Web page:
Reyes decried widespread human rights violations under the government’s “fascist” war on drugs, and for letting the US military involvement in Philippine security issues.
Demonstrators also planned to burn an effigy of Duterte on a throne, modeled on the evil character “Night King” in the popular television series “Game of Thrones”.


South Africa inquiry into top-level state graft opens

Updated 29 min 22 sec ago
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South Africa inquiry into top-level state graft opens

JOHANNESBURG: A judicial inquiry into alleged corruption at the top of government in South Africa is scheduled to open on Monday when the first public hearings begin.
The hearings by a panel led by the country’s second highest judge, Deputy Chief Justice Raymond Zondo, will probe allegations of corruption and fraud in the public sector during former president Jacob Zuma’s tenure.
Although the panel does not have powers to arrest or prosecute, evidence it collects can be used in any future prosecution.
Zuma appointed the judicial inquiry into the alleged graft in January on the orders of a high court.
A month later, on February 14, he was forced to resign from office as criticism grew from within the ruling ANC party over multiple corruption scandals.
State corruption in post-apartheid South Africa was first exposed formally two years ago by the country’s former ombudswoman Thuli Madonsela, who issued a damning report and called for a judicial inquiry into Zuma’s relationship with a wealthy business family.
Zuma was accused of being in the sway of the Guptas — a wealthy family of Indian origin — allegedly granting them influence over government appointments, contracts and state-owned businesses.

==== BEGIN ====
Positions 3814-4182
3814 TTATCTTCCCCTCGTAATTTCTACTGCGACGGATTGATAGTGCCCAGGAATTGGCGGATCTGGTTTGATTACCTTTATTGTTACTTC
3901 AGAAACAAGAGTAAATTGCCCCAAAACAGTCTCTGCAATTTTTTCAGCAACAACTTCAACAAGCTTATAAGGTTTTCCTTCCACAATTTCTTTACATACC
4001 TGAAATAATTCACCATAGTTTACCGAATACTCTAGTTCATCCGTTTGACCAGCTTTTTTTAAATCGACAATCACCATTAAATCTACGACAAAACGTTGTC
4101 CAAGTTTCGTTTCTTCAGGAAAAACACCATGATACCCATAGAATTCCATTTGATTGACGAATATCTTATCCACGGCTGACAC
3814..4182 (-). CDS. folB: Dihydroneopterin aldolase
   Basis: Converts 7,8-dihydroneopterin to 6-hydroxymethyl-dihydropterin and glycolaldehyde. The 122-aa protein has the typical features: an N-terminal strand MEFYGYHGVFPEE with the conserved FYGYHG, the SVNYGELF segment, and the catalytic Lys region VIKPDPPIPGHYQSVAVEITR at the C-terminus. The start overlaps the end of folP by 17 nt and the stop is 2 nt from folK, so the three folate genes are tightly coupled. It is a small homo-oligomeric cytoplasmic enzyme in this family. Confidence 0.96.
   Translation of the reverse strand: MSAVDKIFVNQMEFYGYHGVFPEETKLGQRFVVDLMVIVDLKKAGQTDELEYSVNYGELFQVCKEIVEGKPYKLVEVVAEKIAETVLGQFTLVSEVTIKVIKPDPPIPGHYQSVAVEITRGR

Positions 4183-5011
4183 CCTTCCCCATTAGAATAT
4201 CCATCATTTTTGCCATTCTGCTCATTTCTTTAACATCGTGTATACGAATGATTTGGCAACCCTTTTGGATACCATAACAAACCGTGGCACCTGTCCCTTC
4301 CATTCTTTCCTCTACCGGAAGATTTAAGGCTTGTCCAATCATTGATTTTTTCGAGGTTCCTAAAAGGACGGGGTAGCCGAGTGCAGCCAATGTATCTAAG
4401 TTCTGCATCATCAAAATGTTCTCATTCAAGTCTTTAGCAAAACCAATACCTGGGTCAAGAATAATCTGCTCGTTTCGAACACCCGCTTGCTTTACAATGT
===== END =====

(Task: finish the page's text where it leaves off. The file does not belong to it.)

Pravin Gordhan, a former finance minister, but now responsible for state companies, has estimated that around 100 billion rand ($6.8 billion) of state funds may have been looted through corrupt practices.
Justice Zondo has vowed that the investigation into the so-called “state capture,” will be carried out thoroughly regardless of who is being investigated.
“I will investigate anybody and everybody no matter who he or she is. This commission will do its job properly. We owe that to the people of South Africa.” he said earlier this year.
The first witnesses to appear before the commission include a former deputy finance minister Mcebisi Jonas, an ANC lawmaker Mabel Mentor and the former government spokesman Themba Maseko.
The local Sunday Times said Zuma has been “invited” to appear before the panel, but the commission’s spokesman declined to comment on the newspaper report.
Initially tasked to probe and conclude its findings within six months, the commission has asked for an extension of up to two years.
Zuma’s successor as president, Cyril Ramaphosa, has vowed to crack down on government corruption, which he has admitted was a serious problem.
“I would hope that the inquiry gets to the bottom of how the South African state was captured in the way it was and what can be done to prevent this from happening again,” David Lewis, the executive director of South Africa’s non-profit organization Corruption Watch, said.